Before we provide a list of hardware inside this laptop, we really need to explain why this notebook performs differently than most Windows laptops we’ve seen (and certainly different than previous HP laptops).
An essential factor in what makes the HP Spectre x360 different from previous Windows-based MacBook competitors is that HP and Microsoft worked closer than ever before during the development process of this notebook. While this is an “HP” product, you would be forgiven for thinking this laptop was co-developed by HP and Microsoft to deliver the best possible user experience with Windows 8.1.
HP and Microsoft engineers worked side by side at every stage from chassis design and hardware selection to driver optimization and final OS and software image installation. The result: This Windows laptop doesn’t just run smoothly, it has essentially been “performance tuned” like a Formula One race car to make every operation happen as quickly as possible down to the last fraction of a second.
Full Windows start up (including the time for BIOS POST and the time needed for the Windows desktop to fully load) took an average of 8 seconds or less after we pressed the power button on our review unit. Wake from sleep mode took between 1 and 4 seconds depending on whether the x360 was in sleep mode with the screen lid closed or already open. When we pressed the “Shut down” button on the Windows desktop the x360 shut down Windows and completely powered off in just 4 seconds.
The reality is that most of this speed comes from expertly optimized drivers for everything from the CPU and Wi-Fi card to the screen orientation sensors and the USB ports. That said, the hardware isn’t lacking for much either. Our review unit of the Spectre x360 is the “Best Buy exclusive” configuration priced at $999.99 that comes with the Intel Core i5-5200U dual-core processor running at a base speed of 2.2 GHz along with 8 GB of LPDDR3 RAM and a 256 GB M.2 SATA 6.0Gb/s SSD.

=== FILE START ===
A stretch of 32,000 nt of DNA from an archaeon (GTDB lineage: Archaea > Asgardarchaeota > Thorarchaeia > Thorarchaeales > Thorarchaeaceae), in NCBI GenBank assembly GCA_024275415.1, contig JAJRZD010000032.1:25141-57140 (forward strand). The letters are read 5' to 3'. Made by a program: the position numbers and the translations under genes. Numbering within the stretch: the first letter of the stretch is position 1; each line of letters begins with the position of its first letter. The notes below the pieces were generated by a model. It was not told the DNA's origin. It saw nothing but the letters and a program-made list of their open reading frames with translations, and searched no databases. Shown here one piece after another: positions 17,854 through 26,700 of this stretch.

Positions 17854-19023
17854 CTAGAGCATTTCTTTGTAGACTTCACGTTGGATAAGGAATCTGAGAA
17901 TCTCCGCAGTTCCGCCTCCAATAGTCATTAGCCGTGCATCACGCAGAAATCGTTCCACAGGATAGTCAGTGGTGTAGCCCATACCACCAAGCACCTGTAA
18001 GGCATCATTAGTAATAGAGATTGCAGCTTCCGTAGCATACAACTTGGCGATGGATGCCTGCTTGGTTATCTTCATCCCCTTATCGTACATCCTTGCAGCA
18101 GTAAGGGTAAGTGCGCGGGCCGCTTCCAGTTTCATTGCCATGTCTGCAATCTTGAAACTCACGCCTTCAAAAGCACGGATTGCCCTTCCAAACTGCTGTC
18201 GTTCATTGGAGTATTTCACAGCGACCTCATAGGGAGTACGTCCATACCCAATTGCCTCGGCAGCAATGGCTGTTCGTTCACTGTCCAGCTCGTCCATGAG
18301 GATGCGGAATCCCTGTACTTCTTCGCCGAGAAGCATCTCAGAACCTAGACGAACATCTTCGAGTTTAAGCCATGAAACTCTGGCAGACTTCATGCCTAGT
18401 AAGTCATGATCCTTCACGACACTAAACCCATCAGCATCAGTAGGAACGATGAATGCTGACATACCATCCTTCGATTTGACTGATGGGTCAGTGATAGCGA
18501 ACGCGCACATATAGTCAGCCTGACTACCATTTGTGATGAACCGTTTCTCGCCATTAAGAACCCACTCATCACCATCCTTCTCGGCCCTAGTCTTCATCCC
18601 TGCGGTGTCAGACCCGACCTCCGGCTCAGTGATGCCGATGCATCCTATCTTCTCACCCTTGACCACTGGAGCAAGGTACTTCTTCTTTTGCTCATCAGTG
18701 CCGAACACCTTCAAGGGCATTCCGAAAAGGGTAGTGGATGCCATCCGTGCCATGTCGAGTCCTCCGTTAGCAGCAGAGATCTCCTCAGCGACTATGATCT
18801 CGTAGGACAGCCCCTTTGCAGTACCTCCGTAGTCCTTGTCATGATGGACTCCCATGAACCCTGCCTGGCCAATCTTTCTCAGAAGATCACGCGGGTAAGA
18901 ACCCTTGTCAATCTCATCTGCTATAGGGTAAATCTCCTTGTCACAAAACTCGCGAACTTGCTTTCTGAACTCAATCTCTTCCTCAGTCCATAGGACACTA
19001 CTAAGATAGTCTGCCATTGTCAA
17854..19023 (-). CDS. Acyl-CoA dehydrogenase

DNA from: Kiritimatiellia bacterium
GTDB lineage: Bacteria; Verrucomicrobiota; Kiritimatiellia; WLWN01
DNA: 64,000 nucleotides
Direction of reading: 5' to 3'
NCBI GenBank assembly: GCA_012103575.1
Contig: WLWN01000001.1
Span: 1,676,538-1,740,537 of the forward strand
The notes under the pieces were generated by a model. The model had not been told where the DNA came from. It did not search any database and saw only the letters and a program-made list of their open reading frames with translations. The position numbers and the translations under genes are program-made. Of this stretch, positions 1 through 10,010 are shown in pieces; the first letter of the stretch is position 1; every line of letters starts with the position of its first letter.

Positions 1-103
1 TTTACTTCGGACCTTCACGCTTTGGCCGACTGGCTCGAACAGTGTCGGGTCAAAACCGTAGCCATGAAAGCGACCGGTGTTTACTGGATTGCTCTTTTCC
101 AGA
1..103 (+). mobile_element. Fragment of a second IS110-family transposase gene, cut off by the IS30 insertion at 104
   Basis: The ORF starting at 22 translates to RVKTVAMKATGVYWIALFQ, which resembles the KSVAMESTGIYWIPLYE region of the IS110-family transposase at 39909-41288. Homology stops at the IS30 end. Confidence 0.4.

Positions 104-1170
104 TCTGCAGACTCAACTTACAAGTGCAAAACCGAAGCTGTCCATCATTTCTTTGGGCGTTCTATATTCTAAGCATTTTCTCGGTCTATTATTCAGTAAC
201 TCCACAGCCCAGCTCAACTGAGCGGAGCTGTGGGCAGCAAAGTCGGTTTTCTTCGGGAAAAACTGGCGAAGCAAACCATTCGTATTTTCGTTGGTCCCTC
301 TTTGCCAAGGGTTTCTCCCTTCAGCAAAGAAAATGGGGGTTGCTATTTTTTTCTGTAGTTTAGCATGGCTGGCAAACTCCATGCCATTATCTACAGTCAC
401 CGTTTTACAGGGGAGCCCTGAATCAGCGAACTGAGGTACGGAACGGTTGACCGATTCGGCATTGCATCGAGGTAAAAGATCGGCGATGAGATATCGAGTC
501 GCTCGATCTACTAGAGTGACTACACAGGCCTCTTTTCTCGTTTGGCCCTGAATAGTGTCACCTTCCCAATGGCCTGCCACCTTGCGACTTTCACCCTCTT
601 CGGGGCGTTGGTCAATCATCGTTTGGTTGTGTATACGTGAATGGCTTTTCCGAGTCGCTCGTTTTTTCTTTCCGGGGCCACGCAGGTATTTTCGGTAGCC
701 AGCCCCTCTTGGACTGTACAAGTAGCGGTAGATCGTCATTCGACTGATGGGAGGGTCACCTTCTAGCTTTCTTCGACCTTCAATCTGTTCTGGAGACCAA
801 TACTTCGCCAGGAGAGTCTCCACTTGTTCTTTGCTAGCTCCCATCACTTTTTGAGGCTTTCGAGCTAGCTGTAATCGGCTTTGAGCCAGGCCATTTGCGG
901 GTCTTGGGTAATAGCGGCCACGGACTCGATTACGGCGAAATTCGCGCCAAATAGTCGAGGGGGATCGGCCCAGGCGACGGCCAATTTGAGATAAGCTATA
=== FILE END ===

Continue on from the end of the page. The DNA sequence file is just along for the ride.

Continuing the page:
HP also offers a less expensive configuration of the Spectre x360 starting at $899.99 with the same Broadwell processor, smaller 128 GB SSD and just 4 GB of RAM. On the other hand, you can step up to a Core i7 Broadwell processor for $1,149.99 or add the Core i7, Quad HD display and a 512 GB SSD for $1,399.99.
Of course, we’re not surprised those prices line up perfectly against the various configurations of the 13-inch MacBook Air. In fact, a MacBook Air with slower Core i7 processor, 8 GB of RAM and a 512 GB SSD is priced at a less reasonable $1,749.
The integrated Intel graphics are the only weak spot in the x360’s performance. While the Intel HD Graphics 5500 is enough for general computing, streaming HD video, and connecting to multiple monitors or projectors, this integrated GPU isn’t enough for visually intense traditional PC games (i.e., Battlefield 4 or Dragon Age: Inquisition). If your idea of gaming is Minecraft and Candy Crush Saga or World of Warcraft on low detail settings then the Intel graphics will be more than enough.
- Genuine Windows 8.1 (64-bit)